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Is Lyme Disease Contagious?

Fact Checked

Tick

Story at-a-glance -

  • Lyme disease cannot be transmitted from one person to another
  • Many still attribute its transmission only to ticks, but according to Dr. Dietrich Klinghardt, one of the leading authorities on Lyme disease, the bacteria that cause it can also be spread by other biting or blood-sucking insects

Lyme disease cannot be transmitted from one person to another through physical contact like touching, kissing or having sexual intercourse. There are no reported cases of Lyme disease transmitted through blood transfusions either, although scientists have found that the Lyme disease bacteria can live in blood stored for donation. Hence, individuals currently being treated for Lyme disease should not donate blood.1

Many still attribute the transmission of Lyme disease only to ticks, but according to Dr. Dietrich Klinghardt, one of the leading authorities on Lyme disease, the bacteria that cause this condition can also be spread by other biting or blood-sucking pests, including mosquitoes, fleas, spiders and mites.2

Dogs and cats can also get infected, but there is no evidence that they can spread the disease directly to humans. However, pets can bring infested ticks and fleas into your home. This is why you should avoid taking them to infested areas and make sure to check them thoroughly every day for these parasites.3

In the case of gestational Lyme transmission from mother to fetus, there are currently no sufficient studies done on it, hence the lack of solid evidence supporting this manner of transmission. However, a systematic review published in the journal PLoS One, which analyzed 45 relevant studies, found that gestational Lyme disease can lead to spontaneous miscarriage, newborn death and newborns with an abnormal outcome at birth.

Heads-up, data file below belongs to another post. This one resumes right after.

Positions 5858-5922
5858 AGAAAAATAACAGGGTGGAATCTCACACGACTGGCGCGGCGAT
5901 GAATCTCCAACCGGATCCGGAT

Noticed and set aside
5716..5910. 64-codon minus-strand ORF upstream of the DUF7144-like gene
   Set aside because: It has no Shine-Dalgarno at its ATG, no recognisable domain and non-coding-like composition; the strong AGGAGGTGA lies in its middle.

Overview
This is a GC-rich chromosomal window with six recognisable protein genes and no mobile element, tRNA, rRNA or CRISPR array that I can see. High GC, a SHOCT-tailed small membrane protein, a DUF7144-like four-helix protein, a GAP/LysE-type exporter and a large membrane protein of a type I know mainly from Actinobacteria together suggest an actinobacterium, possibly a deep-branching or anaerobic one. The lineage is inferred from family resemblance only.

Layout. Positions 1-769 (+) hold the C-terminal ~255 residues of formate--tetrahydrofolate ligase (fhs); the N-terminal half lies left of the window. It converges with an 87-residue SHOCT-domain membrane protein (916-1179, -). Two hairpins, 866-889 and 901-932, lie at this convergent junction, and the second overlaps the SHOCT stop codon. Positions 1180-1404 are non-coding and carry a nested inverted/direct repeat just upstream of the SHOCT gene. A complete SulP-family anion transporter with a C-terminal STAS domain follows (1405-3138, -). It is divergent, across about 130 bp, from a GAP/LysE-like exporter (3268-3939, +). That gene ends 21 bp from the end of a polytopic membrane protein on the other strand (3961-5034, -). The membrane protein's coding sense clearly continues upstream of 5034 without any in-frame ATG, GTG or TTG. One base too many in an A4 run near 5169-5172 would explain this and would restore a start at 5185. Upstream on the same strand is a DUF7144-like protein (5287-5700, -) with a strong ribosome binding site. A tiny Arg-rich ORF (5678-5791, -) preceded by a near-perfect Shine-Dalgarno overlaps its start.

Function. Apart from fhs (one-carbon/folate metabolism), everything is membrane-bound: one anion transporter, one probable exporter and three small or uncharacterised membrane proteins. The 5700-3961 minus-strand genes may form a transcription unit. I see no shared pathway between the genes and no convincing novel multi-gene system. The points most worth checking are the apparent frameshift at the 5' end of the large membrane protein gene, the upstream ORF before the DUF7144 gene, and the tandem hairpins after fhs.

One of the reports evaluated in this review also detected the B. burgdorferi bacteria in the newborn, providing evidence for the vertical transmission of the Lyme disease bacteria in the womb.4

Prompt diagnosis and treatment are recommended for Lyme disease during pregnancy to help lower the risk for negative effects on the fetus.5 According to the Centers for Disease Control and Prevention, there are currently no reports of Lyme transmission from breast milk, so breastfeeding mothers undergoing treatment for Lyme disease can continue breastfeeding their babies.6

Is Lyme Disease Curable?

There is hope for a full recovery among individuals that are infected with Lyme disease. Aside from conventional treatment, which involves antibiotics,7 there are safer natural alternatives like the use of herbal antimicrobials.8 You may consider Dr. Klinghardt’s Lyme disease protocol as well.9 Additionally, it would be beneficial to boost your immune function through a healthy diet that’s rich in antioxidants.

Remember that treating Lyme disease with antibiotics will also kill good bacterial colonies in the gut, negatively affecting your natural immune function. This will further increase your risk of antibiotic-resistant infections.10

One of the most common questions after being diagnosed with Lyme is, “Can you die from Lyme disease?” This condition is generally not fatal but, in 2014, the CDC issued a warning in connection to three sudden cardiac deaths related to Lyme carditis.11

MORE ABOUT LYME DISEASE

Lyme Disease: Introduction

What Is Lyme Disease?

Is Lyme Disease Contagious?

Lyme Disease Causes

Lyme Disease Stages

Lyme Disease Symptoms

Lyme Disease Treatment

Lyme Disease Prevention

Lyme Disease Test

Lyme Disease Diet

Lyme Disease FAQ

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